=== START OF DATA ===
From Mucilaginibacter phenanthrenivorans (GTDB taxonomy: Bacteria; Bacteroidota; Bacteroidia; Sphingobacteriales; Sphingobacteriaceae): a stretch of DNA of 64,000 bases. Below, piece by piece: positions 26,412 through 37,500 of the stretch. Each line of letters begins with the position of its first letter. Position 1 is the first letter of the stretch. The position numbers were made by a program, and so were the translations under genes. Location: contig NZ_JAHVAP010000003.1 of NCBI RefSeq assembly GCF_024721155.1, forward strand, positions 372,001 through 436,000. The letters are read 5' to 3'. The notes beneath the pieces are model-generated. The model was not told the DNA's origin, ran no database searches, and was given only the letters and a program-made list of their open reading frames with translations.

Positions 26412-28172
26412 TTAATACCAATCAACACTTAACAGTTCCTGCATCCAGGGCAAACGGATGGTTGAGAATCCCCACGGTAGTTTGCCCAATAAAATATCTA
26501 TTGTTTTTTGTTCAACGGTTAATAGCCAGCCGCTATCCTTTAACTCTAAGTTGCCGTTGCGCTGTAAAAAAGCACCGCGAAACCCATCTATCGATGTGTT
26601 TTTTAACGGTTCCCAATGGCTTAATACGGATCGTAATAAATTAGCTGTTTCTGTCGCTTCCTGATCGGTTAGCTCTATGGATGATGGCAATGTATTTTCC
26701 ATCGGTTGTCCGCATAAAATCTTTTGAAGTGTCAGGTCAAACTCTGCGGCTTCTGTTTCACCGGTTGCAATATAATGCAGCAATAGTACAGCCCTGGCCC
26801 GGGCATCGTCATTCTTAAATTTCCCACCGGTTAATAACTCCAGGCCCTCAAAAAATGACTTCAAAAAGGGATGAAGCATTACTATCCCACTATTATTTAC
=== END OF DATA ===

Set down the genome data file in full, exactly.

From Mucilaginibacter phenanthrenivorans (GTDB taxonomy: Bacteria; Bacteroidota; Bacteroidia; Sphingobacteriales; Sphingobacteriaceae): a stretch of DNA of 64,000 bases. Below, piece by piece: positions 26,412 through 37,500 of the stretch. Each line of letters begins with the position of its first letter. Position 1 is the first letter of the stretch. The position numbers were made by a program, and so were the translations under genes. Location: contig NZ_JAHVAP010000003.1 of NCBI RefSeq assembly GCF_024721155.1, forward strand, positions 372,001 through 436,000. The letters are read 5' to 3'. The notes beneath the pieces are model-generated. The model was not told the DNA's origin, ran no database searches, and was given only the letters and a program-made list of their open reading frames with translations.

Positions 26412-28172
26412 TTAATACCAATCAACACTTAACAGTTCCTGCATCCAGGGCAAACGGATGGTTGAGAATCCCCACGGTAGTTTGCCCAATAAAATATCTA
26501 TTGTTTTTTGTTCAACGGTTAATAGCCAGCCGCTATCCTTTAACTCTAAGTTGCCGTTGCGCTGTAAAAAAGCACCGCGAAACCCATCTATCGATGTGTT
26601 TTTTAACGGTTCCCAATGGCTTAATACGGATCGTAATAAATTAGCTGTTTCTGTCGCTTCCTGATCGGTTAGCTCTATGGATGATGGCAATGTATTTTCC
26701 ATCGGTTGTCCGCATAAAATCTTTTGAAGTGTCAGGTCAAACTCTGCGGCTTCTGTTTCACCGGTTGCAATATAATGCAGCAATAGTACAGCCCTGGCCC
26801 GGGCATCGTCATTCTTAAATTTCCCACCGGTTAATAACTCCAGGCCCTCAAAAAATGACTTCAAAAAGGGATGAAGCATTACTATCCCACTATTATTTAC